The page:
sec3 Ranked First in the Aptos CTF MOVEment 2022
December 23, 2022

We're very excited to announce that our sec3 team "Super Rookies” scored first place in the Aptos Capture The Flag competition MOVEment with Aptos Dec 2022. We got two first-bloods (the first player solved a challenge) and two second-bloods (the second player solved a challenge) in the four challenges except for the sanity check, ranking first in the end.

The competition was a lot of fun and gave us a good chance to demonstrate our understanding of the Move language and how we can help to secure them. In this blog post, we will briefly talk about the challenges and our solutions. For more details such as the exploits and possible fixes, please refer to our team's write-up.

Challenge 1: checkin

Challenge info

Target contract

Challenge 1 is a sanity check that gets the players familiar with using aptos-cli to communicate with the private Aptos chain where the contracts are deployed. There is a get_flag function in the contract, and once it’s called it will emit a Flag event.


After initializing an account and invoking the get_flag function via aptos-cli, we can submit the transaction hash. The server will check whether this transaction triggers the Flag event. If yes, the server will return the flag.

Challenge 2: hello move

Challenge info

Target contract

Challenge 2 is a simple challenge to let players get familiar with the Move language. The contract has five functions: init_challenge, hash, discrete_log, add, pow and get_flag.

The init_challenge function is used to initialize the challenge by sending the caller a Challenge object with 5 members, balance = 10, q1 = false, q2 = false, q3 = false, and an event handler.

The fields q1, q2, and q3 indicate the solving status of the 3 sub-problems in this challenge, and these statuses will be checked in the get_flag function.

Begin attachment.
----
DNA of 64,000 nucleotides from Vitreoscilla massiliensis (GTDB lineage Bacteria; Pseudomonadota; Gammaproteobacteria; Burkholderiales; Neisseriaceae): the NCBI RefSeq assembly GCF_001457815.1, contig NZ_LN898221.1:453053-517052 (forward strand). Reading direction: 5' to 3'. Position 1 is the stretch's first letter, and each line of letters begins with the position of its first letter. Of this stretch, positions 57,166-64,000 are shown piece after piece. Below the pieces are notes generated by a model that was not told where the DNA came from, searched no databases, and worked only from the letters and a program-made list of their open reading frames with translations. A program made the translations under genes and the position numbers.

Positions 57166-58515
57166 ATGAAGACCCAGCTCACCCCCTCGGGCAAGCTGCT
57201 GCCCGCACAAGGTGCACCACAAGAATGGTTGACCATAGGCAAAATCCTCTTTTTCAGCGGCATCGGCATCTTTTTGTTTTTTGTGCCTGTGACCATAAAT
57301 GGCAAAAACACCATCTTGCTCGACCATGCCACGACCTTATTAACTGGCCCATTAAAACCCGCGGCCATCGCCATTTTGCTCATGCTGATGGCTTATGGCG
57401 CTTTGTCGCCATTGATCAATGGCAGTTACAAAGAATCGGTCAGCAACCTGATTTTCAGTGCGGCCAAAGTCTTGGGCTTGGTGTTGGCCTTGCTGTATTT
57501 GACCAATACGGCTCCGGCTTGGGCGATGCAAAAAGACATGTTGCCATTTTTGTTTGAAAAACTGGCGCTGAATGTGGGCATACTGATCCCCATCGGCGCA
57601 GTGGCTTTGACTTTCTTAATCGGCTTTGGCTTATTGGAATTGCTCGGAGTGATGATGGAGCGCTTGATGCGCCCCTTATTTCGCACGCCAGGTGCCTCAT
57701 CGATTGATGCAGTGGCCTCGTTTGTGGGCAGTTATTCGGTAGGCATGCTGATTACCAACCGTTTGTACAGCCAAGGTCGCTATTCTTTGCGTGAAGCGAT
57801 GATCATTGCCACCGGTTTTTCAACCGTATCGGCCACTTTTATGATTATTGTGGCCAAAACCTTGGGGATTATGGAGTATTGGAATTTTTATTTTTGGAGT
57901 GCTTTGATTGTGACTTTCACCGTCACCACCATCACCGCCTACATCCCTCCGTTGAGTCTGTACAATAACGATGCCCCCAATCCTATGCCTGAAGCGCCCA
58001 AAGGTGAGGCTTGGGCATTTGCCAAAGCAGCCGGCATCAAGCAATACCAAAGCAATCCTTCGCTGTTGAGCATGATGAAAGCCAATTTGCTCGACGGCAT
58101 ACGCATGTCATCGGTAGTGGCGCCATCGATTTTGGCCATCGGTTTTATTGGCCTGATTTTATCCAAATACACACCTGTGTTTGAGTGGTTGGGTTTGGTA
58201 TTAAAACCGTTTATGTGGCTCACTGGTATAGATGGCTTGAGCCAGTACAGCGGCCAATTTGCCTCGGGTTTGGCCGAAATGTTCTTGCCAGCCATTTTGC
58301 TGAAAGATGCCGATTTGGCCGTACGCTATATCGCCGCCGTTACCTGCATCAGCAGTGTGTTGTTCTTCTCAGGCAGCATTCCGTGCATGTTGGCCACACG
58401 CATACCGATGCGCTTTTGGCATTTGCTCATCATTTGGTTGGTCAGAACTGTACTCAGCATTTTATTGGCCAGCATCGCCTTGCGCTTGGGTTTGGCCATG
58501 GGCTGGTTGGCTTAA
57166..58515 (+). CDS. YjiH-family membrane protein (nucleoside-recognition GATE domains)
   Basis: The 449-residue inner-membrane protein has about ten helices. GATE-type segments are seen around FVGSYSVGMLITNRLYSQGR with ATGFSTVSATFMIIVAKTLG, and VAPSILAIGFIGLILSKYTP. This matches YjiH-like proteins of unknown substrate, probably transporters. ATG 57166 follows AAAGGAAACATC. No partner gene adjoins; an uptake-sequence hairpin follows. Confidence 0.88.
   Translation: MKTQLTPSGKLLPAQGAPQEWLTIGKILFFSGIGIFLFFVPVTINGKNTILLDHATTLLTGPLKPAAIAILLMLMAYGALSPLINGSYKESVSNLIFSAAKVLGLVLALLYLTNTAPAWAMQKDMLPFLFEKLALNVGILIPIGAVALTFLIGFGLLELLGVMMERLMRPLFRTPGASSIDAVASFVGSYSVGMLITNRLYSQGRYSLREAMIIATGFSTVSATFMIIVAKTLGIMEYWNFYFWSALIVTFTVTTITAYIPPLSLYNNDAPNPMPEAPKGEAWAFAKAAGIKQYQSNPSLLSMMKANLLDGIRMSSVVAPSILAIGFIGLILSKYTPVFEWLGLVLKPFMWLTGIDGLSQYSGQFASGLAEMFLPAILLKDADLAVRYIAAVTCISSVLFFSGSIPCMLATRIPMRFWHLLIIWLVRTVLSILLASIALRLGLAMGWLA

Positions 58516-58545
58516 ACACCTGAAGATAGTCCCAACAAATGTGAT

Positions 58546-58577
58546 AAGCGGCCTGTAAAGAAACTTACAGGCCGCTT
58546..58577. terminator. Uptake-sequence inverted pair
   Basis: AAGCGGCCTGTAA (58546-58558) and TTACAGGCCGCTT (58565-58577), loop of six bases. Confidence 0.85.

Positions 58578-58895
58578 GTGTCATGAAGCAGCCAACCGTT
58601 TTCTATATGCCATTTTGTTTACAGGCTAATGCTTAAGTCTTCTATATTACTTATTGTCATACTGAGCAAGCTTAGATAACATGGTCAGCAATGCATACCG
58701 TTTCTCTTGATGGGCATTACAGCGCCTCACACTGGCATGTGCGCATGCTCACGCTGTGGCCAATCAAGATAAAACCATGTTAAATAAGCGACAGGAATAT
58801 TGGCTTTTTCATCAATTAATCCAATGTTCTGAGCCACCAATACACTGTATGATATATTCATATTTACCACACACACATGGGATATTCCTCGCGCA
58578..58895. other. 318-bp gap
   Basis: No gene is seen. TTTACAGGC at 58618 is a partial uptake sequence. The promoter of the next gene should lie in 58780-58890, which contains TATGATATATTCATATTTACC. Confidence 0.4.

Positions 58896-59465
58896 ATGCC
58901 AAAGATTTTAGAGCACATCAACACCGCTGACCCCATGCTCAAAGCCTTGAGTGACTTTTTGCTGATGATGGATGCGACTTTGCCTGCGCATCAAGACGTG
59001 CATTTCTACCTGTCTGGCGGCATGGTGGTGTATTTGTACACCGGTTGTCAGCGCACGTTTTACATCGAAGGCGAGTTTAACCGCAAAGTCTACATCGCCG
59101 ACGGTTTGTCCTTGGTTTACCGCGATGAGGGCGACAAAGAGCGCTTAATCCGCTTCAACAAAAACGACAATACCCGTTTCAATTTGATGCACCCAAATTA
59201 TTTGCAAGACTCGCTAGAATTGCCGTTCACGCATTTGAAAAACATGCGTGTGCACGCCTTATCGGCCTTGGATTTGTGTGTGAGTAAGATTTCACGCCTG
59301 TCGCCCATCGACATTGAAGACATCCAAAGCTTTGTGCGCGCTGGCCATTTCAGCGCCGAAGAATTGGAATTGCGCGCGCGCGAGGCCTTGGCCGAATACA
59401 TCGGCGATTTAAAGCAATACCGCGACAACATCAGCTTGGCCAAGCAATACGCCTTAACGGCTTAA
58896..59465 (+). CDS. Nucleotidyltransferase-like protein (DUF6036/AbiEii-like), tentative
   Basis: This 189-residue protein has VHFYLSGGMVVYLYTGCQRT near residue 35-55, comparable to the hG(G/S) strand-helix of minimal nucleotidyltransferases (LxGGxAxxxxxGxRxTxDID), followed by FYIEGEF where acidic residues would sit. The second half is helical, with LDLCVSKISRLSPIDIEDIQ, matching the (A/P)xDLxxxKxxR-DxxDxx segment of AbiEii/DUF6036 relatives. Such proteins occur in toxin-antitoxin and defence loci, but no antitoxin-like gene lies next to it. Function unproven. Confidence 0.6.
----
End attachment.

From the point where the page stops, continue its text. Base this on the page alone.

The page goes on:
Sub-problem q1: hash

The field q1 will be set to true if we invoke the hash function and provide a guess: vector<u8> satisfying len(guess)==4 && keccak256(guess+"move")=="d9ad5396ce1ed307e8fb2a90de7fd01d888c02950ef6852fbc2191d2baf58e79". This can be solved by writing a simple script to brute-force all the possible guesses, and the answer is good.

Sub-problem q2: discrete_log

In order to set q2 to true, we need to provide a guess: u128 satisfying pow(10549609011087404693, guess, 18446744073709551616) == 18164541542389285005, which is a classic discrete logarithm problem. We can solve this with discrete_log(18164541542389285005,Mod(10549609011087404693,18446744073709551616)) in sage, and the answer is 3123592912467026955.

Sub-problem q3: add

Similar to other checked arithmetic implementations, the Shl and Shr operations in Move language will raise an ARITHMETIC_ERROR if the shift amount is greater than or equal to the bit width of the operand as this is a CPU-level undefined behavior. And the Shl operations won’t raise ARITHMETIC_ERROR if there is an overflow. So we can shift the current balance of 10 to the left by more than 8 bits (e.g. shift left two times and 5 bits each time) to set the balance to 0.

Challenge 3: swap empty

Challenge info

Target contract

This target contract implements a very simple swap protocol, which allows users to swap between two tokens Coin1 and Coin2. Users can call function get_coin to get an airdrop of 5 Coin1 and 5 Coin2. Functions swap_12 and swap_21 can be used to swap between Coin1 and Coin2. Finally, function get_flag checks whether the amount of Coin1 or Coin2 in the reserved account is 0.